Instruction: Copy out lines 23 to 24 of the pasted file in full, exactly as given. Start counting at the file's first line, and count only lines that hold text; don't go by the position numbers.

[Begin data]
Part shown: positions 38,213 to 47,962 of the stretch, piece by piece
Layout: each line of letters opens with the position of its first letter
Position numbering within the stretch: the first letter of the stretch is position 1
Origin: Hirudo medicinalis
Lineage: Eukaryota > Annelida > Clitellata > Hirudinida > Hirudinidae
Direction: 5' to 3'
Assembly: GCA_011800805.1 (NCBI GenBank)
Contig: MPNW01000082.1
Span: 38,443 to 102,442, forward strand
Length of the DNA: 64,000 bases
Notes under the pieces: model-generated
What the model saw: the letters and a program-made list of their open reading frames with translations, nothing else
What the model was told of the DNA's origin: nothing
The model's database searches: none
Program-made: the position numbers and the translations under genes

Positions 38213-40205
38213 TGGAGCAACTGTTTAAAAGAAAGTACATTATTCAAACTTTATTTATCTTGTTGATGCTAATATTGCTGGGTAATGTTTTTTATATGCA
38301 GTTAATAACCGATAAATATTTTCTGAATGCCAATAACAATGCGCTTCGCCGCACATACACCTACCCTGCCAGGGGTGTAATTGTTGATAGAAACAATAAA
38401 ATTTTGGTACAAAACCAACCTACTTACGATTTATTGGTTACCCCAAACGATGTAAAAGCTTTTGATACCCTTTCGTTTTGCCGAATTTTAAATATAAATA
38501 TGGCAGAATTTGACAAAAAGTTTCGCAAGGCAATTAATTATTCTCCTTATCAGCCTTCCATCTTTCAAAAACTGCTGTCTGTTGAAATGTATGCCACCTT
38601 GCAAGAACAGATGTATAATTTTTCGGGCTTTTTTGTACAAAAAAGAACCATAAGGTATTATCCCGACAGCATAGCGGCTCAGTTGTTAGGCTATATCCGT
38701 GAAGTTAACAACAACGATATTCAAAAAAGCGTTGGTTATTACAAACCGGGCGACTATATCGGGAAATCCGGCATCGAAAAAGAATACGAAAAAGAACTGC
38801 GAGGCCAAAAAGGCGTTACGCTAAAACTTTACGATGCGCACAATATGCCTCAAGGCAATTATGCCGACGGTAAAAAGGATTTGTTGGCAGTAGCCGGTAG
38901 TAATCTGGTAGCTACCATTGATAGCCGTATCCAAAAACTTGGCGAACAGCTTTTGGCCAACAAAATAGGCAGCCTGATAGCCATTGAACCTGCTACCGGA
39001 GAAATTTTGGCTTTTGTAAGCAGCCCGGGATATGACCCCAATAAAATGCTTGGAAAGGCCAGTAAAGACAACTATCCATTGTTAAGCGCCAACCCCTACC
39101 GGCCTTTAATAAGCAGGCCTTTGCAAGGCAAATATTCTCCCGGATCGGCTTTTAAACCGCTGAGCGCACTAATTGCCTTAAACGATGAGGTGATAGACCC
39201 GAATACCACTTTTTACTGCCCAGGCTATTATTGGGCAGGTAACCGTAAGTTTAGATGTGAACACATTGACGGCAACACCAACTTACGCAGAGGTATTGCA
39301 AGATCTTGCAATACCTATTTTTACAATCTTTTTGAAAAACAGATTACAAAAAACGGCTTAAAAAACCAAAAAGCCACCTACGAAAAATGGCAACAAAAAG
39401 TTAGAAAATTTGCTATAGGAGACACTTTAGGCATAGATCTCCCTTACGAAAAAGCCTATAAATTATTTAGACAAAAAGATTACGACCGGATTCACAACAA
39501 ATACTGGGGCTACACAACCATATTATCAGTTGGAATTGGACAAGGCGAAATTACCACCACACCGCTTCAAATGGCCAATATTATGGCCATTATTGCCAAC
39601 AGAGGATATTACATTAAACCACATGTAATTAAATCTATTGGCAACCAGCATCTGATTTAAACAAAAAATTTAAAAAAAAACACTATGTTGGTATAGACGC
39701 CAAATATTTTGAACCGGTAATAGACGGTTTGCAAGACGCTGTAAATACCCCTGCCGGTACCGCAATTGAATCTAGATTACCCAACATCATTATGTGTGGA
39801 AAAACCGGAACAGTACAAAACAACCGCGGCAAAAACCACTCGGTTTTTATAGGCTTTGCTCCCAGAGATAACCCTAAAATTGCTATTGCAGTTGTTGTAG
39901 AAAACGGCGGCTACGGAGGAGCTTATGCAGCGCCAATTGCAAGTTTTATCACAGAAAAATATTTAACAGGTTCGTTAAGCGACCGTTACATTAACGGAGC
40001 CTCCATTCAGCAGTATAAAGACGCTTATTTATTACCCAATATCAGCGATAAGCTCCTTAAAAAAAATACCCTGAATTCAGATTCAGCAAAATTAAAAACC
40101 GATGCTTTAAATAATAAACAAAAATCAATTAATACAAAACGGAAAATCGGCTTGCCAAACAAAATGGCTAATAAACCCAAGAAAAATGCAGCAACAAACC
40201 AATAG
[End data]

38801 GAGGCCAAAAAGGCGTTACGCTAAAACTTTACGATGCGCACAATATGCCTCAAGGCAATTATGCCGACGGTAAAAAGGATTTGTTGGCAGTAGCCGGTAG
38901 TAATCTGGTAGCTACCATTGATAGCCGTATCCAAAAACTTGGCGAACAGCTTTTGGCCAACAAAATAGGCAGCCTGATAGCCATTGAACCTGCTACCGGA